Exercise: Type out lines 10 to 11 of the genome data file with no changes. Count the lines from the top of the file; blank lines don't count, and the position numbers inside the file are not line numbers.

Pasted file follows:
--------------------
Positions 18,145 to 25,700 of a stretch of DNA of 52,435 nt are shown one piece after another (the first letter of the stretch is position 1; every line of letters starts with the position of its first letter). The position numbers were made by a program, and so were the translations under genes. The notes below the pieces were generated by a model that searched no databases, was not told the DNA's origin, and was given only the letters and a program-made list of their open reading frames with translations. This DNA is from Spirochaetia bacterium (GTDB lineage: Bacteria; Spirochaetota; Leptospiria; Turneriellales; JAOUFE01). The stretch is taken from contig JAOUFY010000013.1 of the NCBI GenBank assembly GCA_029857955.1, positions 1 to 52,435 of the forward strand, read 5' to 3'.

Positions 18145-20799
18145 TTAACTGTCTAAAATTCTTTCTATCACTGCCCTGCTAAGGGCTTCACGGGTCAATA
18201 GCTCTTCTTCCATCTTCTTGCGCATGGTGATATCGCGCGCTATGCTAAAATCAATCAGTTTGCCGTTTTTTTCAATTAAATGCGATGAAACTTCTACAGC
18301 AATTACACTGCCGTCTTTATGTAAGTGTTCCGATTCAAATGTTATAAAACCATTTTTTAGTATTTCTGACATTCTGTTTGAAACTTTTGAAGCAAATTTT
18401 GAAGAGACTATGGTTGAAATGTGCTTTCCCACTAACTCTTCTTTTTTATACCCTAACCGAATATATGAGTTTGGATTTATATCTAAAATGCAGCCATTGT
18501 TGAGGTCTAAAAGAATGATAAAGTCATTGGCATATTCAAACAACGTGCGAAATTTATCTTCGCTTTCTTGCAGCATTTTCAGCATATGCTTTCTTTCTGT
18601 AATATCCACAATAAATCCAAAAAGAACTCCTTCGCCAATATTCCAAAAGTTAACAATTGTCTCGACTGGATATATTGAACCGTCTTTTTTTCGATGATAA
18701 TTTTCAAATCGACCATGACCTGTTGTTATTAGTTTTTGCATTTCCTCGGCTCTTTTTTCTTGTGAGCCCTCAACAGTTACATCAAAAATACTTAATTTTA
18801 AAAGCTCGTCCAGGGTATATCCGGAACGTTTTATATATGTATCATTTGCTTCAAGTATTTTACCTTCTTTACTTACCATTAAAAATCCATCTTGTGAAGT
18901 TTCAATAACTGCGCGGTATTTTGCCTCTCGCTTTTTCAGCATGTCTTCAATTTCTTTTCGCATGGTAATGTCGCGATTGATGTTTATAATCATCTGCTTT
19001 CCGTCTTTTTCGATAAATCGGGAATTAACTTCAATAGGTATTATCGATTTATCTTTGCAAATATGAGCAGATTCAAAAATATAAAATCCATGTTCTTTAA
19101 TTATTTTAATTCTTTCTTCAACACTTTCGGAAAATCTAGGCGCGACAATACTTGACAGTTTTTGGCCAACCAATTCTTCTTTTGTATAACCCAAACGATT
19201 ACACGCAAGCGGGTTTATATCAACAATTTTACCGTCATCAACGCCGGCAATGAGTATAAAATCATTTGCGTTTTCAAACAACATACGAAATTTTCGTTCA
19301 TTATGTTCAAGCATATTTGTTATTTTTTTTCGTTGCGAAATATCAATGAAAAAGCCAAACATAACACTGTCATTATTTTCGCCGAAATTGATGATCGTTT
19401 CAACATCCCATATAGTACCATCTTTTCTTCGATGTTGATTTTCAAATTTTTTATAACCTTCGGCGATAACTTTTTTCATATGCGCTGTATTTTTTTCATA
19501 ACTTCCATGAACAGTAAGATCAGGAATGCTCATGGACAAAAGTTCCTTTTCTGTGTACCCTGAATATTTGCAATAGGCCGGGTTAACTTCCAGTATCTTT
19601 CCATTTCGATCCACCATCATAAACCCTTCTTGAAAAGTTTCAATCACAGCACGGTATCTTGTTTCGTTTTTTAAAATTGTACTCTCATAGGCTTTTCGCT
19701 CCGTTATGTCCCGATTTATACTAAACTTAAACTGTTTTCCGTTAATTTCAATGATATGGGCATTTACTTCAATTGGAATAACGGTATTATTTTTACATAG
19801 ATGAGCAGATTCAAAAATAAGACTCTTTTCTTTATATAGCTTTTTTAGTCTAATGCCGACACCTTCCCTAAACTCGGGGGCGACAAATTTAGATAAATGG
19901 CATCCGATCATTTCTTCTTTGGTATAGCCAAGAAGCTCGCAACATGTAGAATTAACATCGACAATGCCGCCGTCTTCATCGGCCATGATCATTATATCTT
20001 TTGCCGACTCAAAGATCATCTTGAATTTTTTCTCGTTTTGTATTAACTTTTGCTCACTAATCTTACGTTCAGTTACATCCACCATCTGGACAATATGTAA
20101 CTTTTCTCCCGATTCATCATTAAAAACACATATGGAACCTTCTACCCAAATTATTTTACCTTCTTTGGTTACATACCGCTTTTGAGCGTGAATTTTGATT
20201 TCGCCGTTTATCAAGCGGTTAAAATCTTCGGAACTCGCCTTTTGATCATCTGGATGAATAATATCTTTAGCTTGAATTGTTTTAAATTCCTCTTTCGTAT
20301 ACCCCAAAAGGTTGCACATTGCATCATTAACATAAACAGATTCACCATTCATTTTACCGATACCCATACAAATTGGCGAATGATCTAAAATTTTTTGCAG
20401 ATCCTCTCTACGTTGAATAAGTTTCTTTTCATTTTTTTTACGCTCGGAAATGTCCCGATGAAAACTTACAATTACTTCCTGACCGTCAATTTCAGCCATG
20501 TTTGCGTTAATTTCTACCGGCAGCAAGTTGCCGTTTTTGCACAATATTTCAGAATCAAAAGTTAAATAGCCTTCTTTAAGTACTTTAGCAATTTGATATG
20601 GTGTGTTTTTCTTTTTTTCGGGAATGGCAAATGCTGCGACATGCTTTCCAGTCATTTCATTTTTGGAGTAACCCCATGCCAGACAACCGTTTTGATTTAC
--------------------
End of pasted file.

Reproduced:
18801 AAAGCTCGTCCAGGGTATATCCGGAACGTTTTATATATGTATCATTTGCTTCAAGTATTTTACCTTCTTTACTTACCATTAAAAATCCATCTTGTGAAGT
18901 TTCAATAACTGCGCGGTATTTTGCCTCTCGCTTTTTCAGCATGTCTTCAATTTCTTTTCGCATGGTAATGTCGCGATTGATGTTTATAATCATCTGCTTT